Despite the Planning Officer’s recommendation to refuse the Setbray/Belmont Homes planning application for a supermarket, hotel and hydro power station on the Mytholm Works site, Calderdale Council Planning Committee yesterday voted to defer the application, in order to give the developers time to submit a retail impact assessment. The developers had refused to provide one when the Planning Officer had asked them for a retail impact assessment during pre-Planning Committee discussions.
Planning Officer: proposed development would damage town centre’s viability and vitality as well as local ecosystems
The Planning Officer recommended refusal of the planning application on the grounds that the impact of the proposed supermarket on other Hebden Bridge businesses would damage the “vitality and viability” of Hebden Bridge Town Centre, and that the proposed development had not provided enough information to show that it would not damage the natural environment and the river ecosystem.
Following the Planning Officer’s summary of his reasons for recommending refusal of the planning application, Councillor Hardy opened the discussion with a comment on the lack of a full retail impact assessment from the developers, which he said made it difficult to assess the application. The planning officer replied that the applicant had been advised to submit further information on retail impact but declined to do so.
Roger Lee, the developer’s agent, asked the Planning Committee for a deferral, to allow more time for him to produce a retail impact assessment. He said that, despite requests from the Planning Officer to produce a retail impact assessment, he had not provided one because the size of the proposed supermarket was below the threshold at which the National Planning Policy Framework (NPPF) required a retail impact assessment.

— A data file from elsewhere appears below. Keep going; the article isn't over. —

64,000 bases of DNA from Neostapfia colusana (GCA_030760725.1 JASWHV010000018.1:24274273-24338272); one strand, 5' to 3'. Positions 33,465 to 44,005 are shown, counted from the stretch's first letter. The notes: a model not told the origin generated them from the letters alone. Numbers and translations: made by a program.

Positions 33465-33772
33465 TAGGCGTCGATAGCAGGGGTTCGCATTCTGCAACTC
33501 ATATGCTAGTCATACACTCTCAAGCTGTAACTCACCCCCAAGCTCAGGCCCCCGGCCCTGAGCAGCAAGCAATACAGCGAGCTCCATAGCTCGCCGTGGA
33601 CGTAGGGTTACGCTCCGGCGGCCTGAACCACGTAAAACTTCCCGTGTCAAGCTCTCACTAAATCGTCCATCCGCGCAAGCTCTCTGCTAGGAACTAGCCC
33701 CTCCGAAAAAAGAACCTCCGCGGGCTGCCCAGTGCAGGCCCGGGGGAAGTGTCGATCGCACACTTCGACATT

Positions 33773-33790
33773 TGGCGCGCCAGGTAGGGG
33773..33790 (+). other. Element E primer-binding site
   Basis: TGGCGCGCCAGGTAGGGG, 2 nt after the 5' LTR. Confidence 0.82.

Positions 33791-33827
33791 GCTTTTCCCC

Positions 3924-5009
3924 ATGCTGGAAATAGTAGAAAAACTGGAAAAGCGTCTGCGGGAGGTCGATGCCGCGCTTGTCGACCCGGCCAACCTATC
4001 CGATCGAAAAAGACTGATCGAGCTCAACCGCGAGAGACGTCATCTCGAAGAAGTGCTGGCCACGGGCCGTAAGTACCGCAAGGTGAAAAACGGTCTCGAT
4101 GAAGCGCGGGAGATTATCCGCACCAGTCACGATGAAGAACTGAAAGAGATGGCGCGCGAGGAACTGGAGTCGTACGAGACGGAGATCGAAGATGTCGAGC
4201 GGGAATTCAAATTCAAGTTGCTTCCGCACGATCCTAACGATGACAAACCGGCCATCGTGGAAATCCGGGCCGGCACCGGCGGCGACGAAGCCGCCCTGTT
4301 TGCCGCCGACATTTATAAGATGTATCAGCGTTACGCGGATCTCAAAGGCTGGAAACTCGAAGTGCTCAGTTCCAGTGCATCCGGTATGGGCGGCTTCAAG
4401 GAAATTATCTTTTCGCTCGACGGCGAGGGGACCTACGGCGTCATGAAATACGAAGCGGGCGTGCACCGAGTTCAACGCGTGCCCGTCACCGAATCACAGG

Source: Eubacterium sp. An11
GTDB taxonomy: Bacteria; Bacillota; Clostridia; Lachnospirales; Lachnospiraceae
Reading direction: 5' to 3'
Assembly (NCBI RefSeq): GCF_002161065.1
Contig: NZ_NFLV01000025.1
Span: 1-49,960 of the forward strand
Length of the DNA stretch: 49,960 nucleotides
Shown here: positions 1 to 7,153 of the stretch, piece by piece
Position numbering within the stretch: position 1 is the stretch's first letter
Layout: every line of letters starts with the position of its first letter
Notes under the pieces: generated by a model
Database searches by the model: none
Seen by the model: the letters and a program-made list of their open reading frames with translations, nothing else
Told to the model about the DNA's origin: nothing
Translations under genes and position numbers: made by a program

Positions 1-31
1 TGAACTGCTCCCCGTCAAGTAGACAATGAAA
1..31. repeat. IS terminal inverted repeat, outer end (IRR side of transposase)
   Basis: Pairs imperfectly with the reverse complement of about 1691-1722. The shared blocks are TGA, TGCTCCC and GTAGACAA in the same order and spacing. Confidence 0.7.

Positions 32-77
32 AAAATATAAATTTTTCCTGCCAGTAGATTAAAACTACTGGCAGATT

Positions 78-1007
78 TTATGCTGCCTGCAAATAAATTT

He also said discussions were ongoing with Calderdale officers and Natural England regarding the ecology concerns raised in the planning officers’ recommendation to refuse.
The Planning Officer pointed out that although, according to the NPPF, a retail impact assessment was not required for a supermarket of the size proposed in this planning application, Calderdale Council was entitled to require one, given that Hebden Bridge is a small town, and he had made this plain to the developers in meetings.
Planning rules: refuse application if developers fail to provide enough info
According to planning rules, the Planning Officer explained that if the developers failed to produce adequate information then the Planning Committee should refuse the application. However, Councillors noted that developers only have “two bites of the cherry” in making a planning application and if the Planning Committee refused this application, the developers would only have one more chance to re-submit their application.
Soft-hearted councillors give second bite of cherry to developers
Some people might at this point say “tough shit” or words to that effect. However apparently Calderdale Councillors on the Planning Committee are a soft-hearted lot, at least when it comes to the interests of property owners and developers.
They decided that, in the absence of a retail impact assessment by the developers, they could not assess whether the Planning Officer’s judgement was correct when he determined that the supermarket would damage Hebden Bridge town centre businesses and the vitality and viability of the town centre.